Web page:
The movie that spawned a million remakes, Bob le Flambeur (Bob The Gambler) is a stylish and slick casino heist flick that audiences have delighted in for over 5 decades. Legendary director Jean-Pierre Melville admitted that Bob le Flambeur was inspired by Gangster flicks from the 1930’s such as The Public Enemy, Lady Killer and White Heat. The mix of French “cool” with Hollywood “gangland” is everywhere in this movie; from the “gang”, to the master thief to stolen riches.
There are no special effects or theatrics, just a tantalizing “Cat and Mouse” escapade between the police and a career thief. Now, one important thing to consider: this movie oozes French from its core. If you do not speak French, then make sure you watch the movie with subtitles. Then again, if you’re a big fan of casino heist movies, maybe learning French would be worth the gamble, n’est-ce pas?
Bob le Flambeur film summary
Recently remade as Neil Jordan’s The Good Thief, and the inspiration for the remake of Ocean’s Eleven, Bob le Flambeur is a classic of the French movie style known as “Film Noir”. Directed by Jean-Pierre Melville, the legendary director of French classics such as Le Samourai (The Godson) and Breathless, Bob le Flambeur tells the story of Parisian career gambling-addict Bob (Roger Duchesne). An ex-convict with morals, Bob has seen better days; in the midst of a massive losing streak, he is near broke and in need of a change of fortune.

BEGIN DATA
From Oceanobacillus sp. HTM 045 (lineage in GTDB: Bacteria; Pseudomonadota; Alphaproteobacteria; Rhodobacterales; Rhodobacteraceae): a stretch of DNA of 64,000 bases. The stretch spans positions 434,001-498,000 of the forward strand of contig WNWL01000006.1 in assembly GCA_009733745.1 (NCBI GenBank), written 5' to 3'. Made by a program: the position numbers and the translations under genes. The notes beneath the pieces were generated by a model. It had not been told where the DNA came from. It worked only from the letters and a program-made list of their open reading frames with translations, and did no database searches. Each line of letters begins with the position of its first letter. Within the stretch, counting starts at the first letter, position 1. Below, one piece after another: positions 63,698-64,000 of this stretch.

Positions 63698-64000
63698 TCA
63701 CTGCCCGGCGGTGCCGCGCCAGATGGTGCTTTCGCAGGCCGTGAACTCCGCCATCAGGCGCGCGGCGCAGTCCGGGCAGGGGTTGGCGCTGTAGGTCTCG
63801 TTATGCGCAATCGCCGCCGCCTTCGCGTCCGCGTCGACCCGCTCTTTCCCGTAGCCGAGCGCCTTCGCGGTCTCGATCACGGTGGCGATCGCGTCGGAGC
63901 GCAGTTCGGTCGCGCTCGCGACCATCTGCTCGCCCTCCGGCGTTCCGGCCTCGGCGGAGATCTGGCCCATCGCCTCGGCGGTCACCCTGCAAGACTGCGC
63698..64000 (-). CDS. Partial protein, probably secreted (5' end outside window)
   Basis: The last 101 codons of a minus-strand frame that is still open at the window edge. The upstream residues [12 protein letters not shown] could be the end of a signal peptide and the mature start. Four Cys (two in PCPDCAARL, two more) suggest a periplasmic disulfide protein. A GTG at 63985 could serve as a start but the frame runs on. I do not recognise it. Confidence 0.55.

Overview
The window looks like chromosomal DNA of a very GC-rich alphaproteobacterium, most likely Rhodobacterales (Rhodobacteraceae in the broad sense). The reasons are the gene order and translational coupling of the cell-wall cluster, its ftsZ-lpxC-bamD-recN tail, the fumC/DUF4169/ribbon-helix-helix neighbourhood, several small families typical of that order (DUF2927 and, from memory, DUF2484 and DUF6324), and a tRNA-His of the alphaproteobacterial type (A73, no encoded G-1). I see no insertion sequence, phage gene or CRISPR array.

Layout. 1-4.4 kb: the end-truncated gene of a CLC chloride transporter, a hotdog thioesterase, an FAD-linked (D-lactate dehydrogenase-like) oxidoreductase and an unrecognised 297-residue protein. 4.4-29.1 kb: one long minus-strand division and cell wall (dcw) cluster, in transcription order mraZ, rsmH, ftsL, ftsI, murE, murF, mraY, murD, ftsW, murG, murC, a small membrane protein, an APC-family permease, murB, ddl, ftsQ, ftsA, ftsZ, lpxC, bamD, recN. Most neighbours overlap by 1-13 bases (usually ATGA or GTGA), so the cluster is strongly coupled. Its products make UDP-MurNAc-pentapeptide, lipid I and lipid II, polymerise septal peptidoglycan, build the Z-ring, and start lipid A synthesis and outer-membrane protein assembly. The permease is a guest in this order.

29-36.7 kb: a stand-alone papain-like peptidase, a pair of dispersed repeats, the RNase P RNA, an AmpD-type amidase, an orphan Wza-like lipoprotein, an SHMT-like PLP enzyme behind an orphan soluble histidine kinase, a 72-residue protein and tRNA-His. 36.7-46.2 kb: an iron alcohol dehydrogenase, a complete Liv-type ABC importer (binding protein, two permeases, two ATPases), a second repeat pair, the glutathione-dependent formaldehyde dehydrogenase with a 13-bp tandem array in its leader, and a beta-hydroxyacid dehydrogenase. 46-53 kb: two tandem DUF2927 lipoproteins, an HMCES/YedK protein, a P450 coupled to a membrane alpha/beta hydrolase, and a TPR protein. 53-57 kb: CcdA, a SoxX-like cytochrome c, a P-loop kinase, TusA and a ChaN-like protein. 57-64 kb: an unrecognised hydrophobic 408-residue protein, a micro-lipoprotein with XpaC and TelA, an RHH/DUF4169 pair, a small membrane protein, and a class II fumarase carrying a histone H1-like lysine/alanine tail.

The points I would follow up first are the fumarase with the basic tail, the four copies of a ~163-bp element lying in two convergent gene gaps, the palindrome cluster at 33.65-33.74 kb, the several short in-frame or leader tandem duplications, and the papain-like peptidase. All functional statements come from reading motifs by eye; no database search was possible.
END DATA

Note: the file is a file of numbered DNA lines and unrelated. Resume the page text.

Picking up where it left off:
After talking with his casino dealer friend, he thinks he may finally have a way of striking it rich. The legendary Casino in Deauville (the “Queen of the Norman Beaches”) is flush with cash during Grand Prix weekend – and Bob thinks he knows how to get it. Partnering with a team of con-men, Bob sets in motion his plan to rob the Deauville. But it is not without complications: a young beautiful woman named Anne (Isabelle Corey) reveals Bob’s plan to a police informant. As the plan unfolds, the police are hot on his heels. He’ll need luck, a lot of it, to come out on top.
Is Bob le Flambeur worth taking a gamble on?
There’s a reason that the 1950’s is considered the “Golden Age” of the big screen; films like Bob le Flambeur are so visionary and original that it’s a must for any fan of cinematic history, or caper flicks in general. Widely ignored by many on this side of the pond, Bob le Flambeur was re-released in the early 2000’s so is readily available from most DVD shops or movie websites. French glamour and elegance is the main draw to this film, so if you’ve ever wondered where modern casino classic films get it form, search no farther than Bob le Flambeur.